Bears Swing Short of Glory





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Sigmund Freud never studied golfers, but the effects that the game can have on a player's mind would likely have given the good doctor another meaning for the term, "performance anxiety."

The Cal men's golf team was in second place after the third round of the Pac-10 Championships Tuesday, which meant that the team would be playing with tournament host and eventual winner Arizona State in the final round yesterday.

Meanwhile, the women's squad had shot itself out of Pac-10 contention with a 311 in the second round, and would be playing for respect and a spot in the regional tournament in their final round.

With the pressure of playing with the runaway champion Sun Devils, the men wilted in the Tempe, Ariz., heat, shooting their worst round of the tournament, a 4-over par 364 to finish in third place at 12-under 1,428. By contrast, the women's squad shot its best round in school history, posting a 294 en route to fourth-place finish at their Pac-10 Championships.

But the question wasn't whether the men would challenge the Devils for the title - going into the final round, ASU was up by 36 shots on its home course - but rather, whether the Bears could hold their four-shot lead over Oregon State while playing with one of the elite teams in the country.

The answer was no.

"When you play in the final pair of the Pac-10 Championship, it's a little different than the Santa Barbara Open or some other tournament," Desimone said.

Adding to that pressure was the fact that the tournament was held at the ASU Karsten Golf Course - in front of a sizable hometown gallery.

The pressure couldn't be better illustrated than it was by the performance turned in by J.R. Ruda. The Bears freshman was tied for eighth after a third-round 67, but faltered on the putting greens yesterday to shoot an 81 on the way to a 3-over 291, good for a 30th-place tie. Desimone attributed the 15-shot swing to the nervousness that young but talented players experience when they are thrown into a pressure-packed situation - Ruda was paired with tourney champ Paul Casey.

"I wouldn't attribute it to anything other than the inexperience of being in that situation," Desimone said. "J.R. may have been a little intimidated by Paul Casey. It's a tough situation for a young guy to be in. In some respects, it may be the best thing for him, because he'll be in this situation down the road and he'll be better prepared for it."

Desimone was not altogether disappointed with his team's performance. Cal has progressed steadily since the fall season and all but guaranteed itself a spot in the NCAA Western Regional Tournament in Fresno, Calif., May 18-20.

"We're always disappointed when we don't win, but I've got to give our guys credit," Desimone said. "We started off slow and we battled back on the back nine. I'm comfortable with where we are in the district. The good teams keep building as toward the end of the season and that is what we are doing. "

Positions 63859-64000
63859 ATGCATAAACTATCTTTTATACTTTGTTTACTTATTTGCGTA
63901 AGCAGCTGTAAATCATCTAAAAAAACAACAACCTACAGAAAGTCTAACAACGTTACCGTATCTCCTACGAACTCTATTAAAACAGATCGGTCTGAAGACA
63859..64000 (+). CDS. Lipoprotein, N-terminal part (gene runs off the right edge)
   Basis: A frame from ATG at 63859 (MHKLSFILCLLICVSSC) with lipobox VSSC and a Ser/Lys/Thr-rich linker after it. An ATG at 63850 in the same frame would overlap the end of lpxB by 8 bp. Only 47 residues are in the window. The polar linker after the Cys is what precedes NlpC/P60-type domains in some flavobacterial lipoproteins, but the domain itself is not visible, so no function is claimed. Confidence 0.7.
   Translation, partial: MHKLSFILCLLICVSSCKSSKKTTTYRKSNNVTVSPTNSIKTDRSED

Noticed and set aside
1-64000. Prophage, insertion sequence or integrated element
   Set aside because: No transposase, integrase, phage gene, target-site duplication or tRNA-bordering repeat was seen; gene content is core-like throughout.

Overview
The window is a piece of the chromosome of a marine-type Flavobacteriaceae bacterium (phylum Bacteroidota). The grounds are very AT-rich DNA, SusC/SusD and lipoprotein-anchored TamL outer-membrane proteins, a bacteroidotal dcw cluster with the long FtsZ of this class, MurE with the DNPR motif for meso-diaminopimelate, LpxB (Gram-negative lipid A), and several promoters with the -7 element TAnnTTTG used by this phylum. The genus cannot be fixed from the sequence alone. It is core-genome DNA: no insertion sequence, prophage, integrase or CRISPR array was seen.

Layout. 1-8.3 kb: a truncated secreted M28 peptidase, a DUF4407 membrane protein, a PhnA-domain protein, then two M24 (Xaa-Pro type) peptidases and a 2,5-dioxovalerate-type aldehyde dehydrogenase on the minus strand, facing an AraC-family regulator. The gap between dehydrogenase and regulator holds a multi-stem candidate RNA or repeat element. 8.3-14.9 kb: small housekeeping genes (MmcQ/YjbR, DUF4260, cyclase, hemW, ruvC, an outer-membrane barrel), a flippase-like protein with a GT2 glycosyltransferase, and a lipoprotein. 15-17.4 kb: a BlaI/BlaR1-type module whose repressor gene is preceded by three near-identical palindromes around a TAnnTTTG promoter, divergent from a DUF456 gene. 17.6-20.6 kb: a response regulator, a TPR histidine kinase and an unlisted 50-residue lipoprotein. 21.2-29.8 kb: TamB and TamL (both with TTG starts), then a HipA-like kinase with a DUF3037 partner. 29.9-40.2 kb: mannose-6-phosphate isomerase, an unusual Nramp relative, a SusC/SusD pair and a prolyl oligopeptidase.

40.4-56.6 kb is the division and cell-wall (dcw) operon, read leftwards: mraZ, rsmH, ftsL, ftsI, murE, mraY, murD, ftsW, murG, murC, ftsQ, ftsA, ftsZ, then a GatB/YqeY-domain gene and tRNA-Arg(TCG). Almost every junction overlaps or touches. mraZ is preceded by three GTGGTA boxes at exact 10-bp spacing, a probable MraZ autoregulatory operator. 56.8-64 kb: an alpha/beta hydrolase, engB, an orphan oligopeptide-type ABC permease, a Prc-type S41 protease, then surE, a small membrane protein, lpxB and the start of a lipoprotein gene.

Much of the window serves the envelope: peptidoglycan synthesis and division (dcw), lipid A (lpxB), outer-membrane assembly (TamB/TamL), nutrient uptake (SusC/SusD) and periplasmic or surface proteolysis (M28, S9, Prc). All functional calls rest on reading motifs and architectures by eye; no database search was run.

The Devils won the conference title for the sixth year in a row with a Pac-10 record 56-under. ASU showed its dominance by starting with an opening round 21-under par 339, meaning the Devils could have shot even par in the final three rounds and still won by two shots over second-place Oregon State.

ASU was led by Casey, who scorched the Karsten course with a record performance of his own. The junior earned medalist honors at Pac-10s for the second year in a row and broke Tiger Woods' conference record on a par-72 course with a 23-under 265 (66-65-67-67).

As he has for much of the season, Han Lee posted the lowest score for Cal (5-under 283) and finished in a tie for 12th place. Lee got to 5-under when he shot 67 in the opening round, but couldn't keep the momentum going after a second-round 74 and 71 in the final two rounds.

Lee was followed by James Hahn, who tied for 17th at 2-under 286, and fellow senior Robert Hamilton, who posted a 2-over 290. Hamilton, who will retain his amateur status for a year after he graduates, welcomed the challenged of playing with the Devils in the final round.

"For myself, it was nice to be in the final wave with ASU and watching how they worked their way around the golf course," Hamilton said. "I played with Jeff Quinney, who didn't play all that well, but he played smart. (ASU) knew they won the tournament, but they were still giving everything they had."

Meanwhile, the women's team wasn't watching anyone in its final round at the par-72 Eugene Country Club in Eugene, Ore. The Bears' record final round spurred them to their highest finish in school history at the Pac-10 Championships. Cal shot a 40-over 904 to place in fourth, 21 shots behind first-place Arizona.

"Everything we've been working toward finally came together today," Bears coach Nancy McDaniel said of her team's final round record. "The team knew that a 311 wasn't acceptable yesterday. They performed well with their backs against the wall. Today's performances should solidify our chance at qualifying for (NCAA) Western Regionals."

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